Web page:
Whatever choice businesses make, it is crucial they involve their employees in their decision. As we always say, change starts with the people. The good news is there is an abundance of resources available for businesses to use as they transition to the New World of Work.
Where to start
1. Survey, survey, survey! Surveys are a great way to collect insights to use during the planning process. It’s also important to note that surveys are not once and done. You should start with a baseline survey, and continue to measure against those results as you progress with your planning.
Surveys should also be complemented by other activities, like leader cascades, town halls, and other communications activities.
2. Continue developing a culture that is change resilient, flexible, and adaptable. This is important as we know change never ends and giving the tools and support for employees to embrace the changes are key. The strongest cultures inspire, enable and connect their people. I invite you to read @Krista Schaber-Chan‘s blog ‘Are your people Change Enabled’ to learn more about Change Enablement.
3. Update your team charter. At Harbinger, we love a team charter. It’s a great tool for leaders to use to start crucial discussions on how they will work with each other in the New World of Work. Team charters should be regularly updated and discussed as teams will continuously learn what works and what doesn’t.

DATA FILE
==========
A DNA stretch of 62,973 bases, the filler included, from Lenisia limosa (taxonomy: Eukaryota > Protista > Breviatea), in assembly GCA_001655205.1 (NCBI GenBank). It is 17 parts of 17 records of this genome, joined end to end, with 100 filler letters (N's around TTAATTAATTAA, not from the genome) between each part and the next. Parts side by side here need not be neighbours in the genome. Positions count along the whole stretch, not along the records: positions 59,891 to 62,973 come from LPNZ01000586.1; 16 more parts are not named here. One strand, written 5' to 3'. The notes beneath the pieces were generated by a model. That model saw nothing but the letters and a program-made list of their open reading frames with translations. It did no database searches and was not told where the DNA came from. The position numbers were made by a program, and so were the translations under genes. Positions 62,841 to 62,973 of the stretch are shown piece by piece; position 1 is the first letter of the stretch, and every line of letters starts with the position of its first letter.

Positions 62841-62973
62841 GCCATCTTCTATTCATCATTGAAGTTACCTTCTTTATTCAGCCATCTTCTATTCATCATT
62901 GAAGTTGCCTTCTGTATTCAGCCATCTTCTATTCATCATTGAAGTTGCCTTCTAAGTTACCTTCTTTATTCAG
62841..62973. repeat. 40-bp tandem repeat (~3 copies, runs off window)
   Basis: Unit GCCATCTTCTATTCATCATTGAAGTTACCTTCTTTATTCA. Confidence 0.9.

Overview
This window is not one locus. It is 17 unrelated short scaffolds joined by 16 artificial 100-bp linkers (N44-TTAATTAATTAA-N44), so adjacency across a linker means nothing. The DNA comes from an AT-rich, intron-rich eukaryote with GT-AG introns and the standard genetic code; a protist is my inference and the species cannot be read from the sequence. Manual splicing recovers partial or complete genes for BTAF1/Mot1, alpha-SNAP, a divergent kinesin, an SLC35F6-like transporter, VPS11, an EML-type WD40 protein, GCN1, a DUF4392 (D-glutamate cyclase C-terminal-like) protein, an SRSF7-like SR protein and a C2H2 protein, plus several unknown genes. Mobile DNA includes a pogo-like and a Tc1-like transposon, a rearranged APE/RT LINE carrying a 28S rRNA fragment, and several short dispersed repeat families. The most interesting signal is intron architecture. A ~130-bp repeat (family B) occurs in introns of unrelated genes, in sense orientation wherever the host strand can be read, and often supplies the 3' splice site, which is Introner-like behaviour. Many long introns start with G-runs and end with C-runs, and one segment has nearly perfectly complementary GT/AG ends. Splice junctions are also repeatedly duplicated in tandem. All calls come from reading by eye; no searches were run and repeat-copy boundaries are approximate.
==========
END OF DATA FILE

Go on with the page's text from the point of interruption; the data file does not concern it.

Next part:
4. Stay on top of and share tips about how to work in the New World of Work with leaders and employees. There is a flurry of resources available, including these work-from-home tips for leaders and employees from Harbinger.
5. Don’t stop investing in your people. Employees have more access to information than ever, and studies have shown that the best employees must find value in the work that they do. Human-centered skills and maintaining employee engagement will be key success drivers.
As demonstrated, there is a lot to dissect when it comes to the New World of Work, and you’ll be hearing more about this from the team in the coming months. In the meantime, we want to know if your organization has made a decision on what this looks like.
We’re also interested in hearing what your preferences are. Do you want a hybrid model? Do you like being in the office full-time? Or do you want to stay fully-remote? Let us know!
Director of Marketing & Communications